Göran Marklund, Deputy Director General of Vinnova (Innovation Agency), presented Sweden’s experience of introducing missions into the innovation policy mix. Lisa Higgins, Head of Challenge Research at the Science Foundation Ireland (SFI), highlighted that ambitious goals have to match the societal challenges they address, which can be complex and often seem intractable. The missions need to be visionary, inspirational and impact-driven but still achievable, she suggested, offering the SFI Future Innovator Prize as an example. Meanwhile, Kees de Gooijer, Head of the TKI-bureau Agri-Food Netherlands, summarised mission-driven STI policy and his organisation’s (‘Topconsortia’ for Knowledge and Innovation’) role in promoting better dialogue and more awareness among stakeholders. He said it is important to keep agendas flexible and put in place teams who are ready to work and build trust around common goals.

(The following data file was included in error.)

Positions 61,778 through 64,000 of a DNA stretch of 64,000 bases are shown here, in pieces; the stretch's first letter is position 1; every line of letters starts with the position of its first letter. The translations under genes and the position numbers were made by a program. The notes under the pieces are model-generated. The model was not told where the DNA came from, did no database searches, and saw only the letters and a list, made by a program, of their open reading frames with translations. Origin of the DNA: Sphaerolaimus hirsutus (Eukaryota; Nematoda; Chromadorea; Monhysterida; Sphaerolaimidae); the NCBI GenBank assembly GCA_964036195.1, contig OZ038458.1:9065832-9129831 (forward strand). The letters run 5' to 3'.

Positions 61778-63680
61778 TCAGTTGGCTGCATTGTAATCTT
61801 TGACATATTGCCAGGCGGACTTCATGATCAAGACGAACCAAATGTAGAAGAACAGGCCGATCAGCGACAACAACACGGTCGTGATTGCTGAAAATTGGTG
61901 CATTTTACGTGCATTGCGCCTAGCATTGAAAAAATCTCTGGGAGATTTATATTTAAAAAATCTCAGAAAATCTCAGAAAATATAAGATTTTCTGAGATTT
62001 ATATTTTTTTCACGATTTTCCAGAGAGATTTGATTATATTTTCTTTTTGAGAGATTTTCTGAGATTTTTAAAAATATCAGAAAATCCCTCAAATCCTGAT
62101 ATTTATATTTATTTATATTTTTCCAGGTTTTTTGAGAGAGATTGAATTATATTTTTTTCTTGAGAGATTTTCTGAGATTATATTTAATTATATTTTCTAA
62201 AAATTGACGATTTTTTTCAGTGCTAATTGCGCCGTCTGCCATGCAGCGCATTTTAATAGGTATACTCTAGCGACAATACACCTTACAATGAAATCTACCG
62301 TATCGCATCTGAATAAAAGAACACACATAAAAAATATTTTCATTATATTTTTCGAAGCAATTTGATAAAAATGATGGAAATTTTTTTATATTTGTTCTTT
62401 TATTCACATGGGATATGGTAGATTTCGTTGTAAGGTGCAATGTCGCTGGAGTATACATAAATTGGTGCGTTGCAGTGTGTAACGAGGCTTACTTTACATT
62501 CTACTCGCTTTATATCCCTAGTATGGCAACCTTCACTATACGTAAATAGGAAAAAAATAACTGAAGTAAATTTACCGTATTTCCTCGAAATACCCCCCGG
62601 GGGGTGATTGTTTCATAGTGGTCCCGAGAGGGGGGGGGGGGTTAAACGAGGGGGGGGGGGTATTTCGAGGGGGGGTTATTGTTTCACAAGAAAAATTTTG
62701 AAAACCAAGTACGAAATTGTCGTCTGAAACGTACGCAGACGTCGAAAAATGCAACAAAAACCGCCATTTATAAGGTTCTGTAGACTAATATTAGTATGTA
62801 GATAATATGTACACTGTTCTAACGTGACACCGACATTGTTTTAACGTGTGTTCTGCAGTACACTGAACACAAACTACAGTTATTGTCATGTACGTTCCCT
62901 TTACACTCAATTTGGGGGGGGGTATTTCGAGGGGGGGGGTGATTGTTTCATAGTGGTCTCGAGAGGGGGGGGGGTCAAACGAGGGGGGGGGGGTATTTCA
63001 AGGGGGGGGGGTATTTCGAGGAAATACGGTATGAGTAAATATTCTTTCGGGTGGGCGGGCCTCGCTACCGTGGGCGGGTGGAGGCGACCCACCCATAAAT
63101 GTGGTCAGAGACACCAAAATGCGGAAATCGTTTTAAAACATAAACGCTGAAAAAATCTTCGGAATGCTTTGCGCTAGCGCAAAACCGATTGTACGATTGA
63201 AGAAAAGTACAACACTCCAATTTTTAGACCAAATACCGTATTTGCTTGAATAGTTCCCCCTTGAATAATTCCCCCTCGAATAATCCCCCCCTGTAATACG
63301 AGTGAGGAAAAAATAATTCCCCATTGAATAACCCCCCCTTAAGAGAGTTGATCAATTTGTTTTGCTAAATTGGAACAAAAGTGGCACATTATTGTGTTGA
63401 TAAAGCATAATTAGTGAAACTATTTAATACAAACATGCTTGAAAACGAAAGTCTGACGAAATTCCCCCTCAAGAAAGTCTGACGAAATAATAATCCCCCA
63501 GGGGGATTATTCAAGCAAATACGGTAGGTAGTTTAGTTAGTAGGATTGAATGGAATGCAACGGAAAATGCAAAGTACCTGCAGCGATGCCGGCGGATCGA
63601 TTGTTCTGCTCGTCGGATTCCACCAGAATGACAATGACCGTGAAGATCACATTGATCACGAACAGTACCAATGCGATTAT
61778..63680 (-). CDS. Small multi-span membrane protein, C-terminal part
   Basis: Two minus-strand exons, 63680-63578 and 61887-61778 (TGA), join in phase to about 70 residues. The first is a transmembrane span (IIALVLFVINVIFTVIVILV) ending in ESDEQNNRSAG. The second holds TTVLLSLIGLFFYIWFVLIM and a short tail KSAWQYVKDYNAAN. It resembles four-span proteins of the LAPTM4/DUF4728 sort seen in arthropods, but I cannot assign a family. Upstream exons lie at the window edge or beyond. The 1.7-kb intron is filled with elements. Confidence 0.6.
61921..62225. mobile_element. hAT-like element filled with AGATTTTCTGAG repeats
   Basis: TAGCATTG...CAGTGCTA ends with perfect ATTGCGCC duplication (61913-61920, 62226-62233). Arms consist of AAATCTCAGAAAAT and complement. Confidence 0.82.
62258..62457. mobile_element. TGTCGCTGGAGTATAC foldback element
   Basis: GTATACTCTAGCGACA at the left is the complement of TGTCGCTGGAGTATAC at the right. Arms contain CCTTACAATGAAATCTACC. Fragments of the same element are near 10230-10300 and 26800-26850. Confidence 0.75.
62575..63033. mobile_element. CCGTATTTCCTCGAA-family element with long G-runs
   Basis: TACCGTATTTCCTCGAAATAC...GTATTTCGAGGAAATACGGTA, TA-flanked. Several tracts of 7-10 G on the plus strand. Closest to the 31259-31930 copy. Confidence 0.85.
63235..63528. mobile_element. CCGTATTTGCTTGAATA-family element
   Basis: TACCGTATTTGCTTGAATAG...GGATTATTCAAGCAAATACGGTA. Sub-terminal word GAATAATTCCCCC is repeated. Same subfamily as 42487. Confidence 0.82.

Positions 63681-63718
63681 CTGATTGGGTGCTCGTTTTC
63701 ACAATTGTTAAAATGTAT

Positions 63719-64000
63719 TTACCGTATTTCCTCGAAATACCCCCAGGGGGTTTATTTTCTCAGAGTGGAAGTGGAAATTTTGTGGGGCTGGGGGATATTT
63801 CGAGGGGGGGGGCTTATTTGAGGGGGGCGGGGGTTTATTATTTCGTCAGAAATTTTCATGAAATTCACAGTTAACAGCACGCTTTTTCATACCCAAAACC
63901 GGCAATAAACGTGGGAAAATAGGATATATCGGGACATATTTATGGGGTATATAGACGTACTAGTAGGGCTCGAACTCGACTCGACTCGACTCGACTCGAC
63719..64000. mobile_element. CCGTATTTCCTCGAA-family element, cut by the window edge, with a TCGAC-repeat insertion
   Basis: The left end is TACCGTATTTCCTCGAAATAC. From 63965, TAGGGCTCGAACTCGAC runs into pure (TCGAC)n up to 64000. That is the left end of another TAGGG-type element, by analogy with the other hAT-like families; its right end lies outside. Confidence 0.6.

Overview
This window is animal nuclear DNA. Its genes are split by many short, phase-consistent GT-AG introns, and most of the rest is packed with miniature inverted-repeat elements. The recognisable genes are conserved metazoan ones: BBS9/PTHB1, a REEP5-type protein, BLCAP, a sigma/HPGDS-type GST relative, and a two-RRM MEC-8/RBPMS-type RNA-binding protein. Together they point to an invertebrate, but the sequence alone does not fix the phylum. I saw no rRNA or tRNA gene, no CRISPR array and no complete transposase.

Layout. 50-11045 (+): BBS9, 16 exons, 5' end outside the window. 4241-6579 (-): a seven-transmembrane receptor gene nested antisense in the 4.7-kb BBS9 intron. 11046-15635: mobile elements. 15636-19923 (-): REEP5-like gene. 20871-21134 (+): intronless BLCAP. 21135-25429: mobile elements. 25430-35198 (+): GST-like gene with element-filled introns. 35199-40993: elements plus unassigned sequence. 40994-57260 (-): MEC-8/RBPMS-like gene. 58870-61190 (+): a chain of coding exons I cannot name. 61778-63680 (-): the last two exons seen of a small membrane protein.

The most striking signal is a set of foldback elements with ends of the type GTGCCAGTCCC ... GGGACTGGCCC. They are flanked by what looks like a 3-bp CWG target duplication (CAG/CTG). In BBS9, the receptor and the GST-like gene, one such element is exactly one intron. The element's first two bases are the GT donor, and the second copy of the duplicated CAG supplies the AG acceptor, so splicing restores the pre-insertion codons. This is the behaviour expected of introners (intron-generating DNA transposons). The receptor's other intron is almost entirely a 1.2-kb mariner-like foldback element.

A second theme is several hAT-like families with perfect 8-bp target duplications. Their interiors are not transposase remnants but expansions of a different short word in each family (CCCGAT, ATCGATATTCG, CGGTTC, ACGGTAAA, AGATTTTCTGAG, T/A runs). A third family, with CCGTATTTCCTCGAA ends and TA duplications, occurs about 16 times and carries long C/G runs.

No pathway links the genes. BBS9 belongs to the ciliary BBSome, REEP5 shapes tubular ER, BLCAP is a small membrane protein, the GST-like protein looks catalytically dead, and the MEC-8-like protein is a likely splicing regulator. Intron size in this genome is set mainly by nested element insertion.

A segment of the online event and line of enquiry in the study focused on the role of procurement in innovation. Speakers from Sweden, the Netherlands and the OECD discussed the relative merits of different approaches and initiatives.
The OECD’s Silvia Appelt presented their work on public procurement of R&D and innovation. Nina Widmark, Programme Manager for Public Procurement of Innovation (PPI) at Vinnova, summarised available support in Sweden for PPI, pre-commercial procurement (PCP), pre-procurement purchasing networks, studies, etc. Floris den Boer, Senior Adviser at the Public Procurement Expertise Centre in the Netherlands, or PIANOo for short, said their PPI works together with large public buyers in the country, focusing on digital innovation and sustainable innovation. Lisa Cowey rounded out the session, and outlined the expert team’s recommendations for Lithuania to continue developing its PCP/PPI good practices and capabilities.
With some closing words of thanks and encouragement from Ričardas Valančiauskas, representing the Lithuanian Ministry of Economy and Innovation, and DG REFORM’s Enrico Pesaresi, the event was formally closed, marking the successful conclusion of the ‘Enhancing the efficiency of the cooperation between business and science’ project.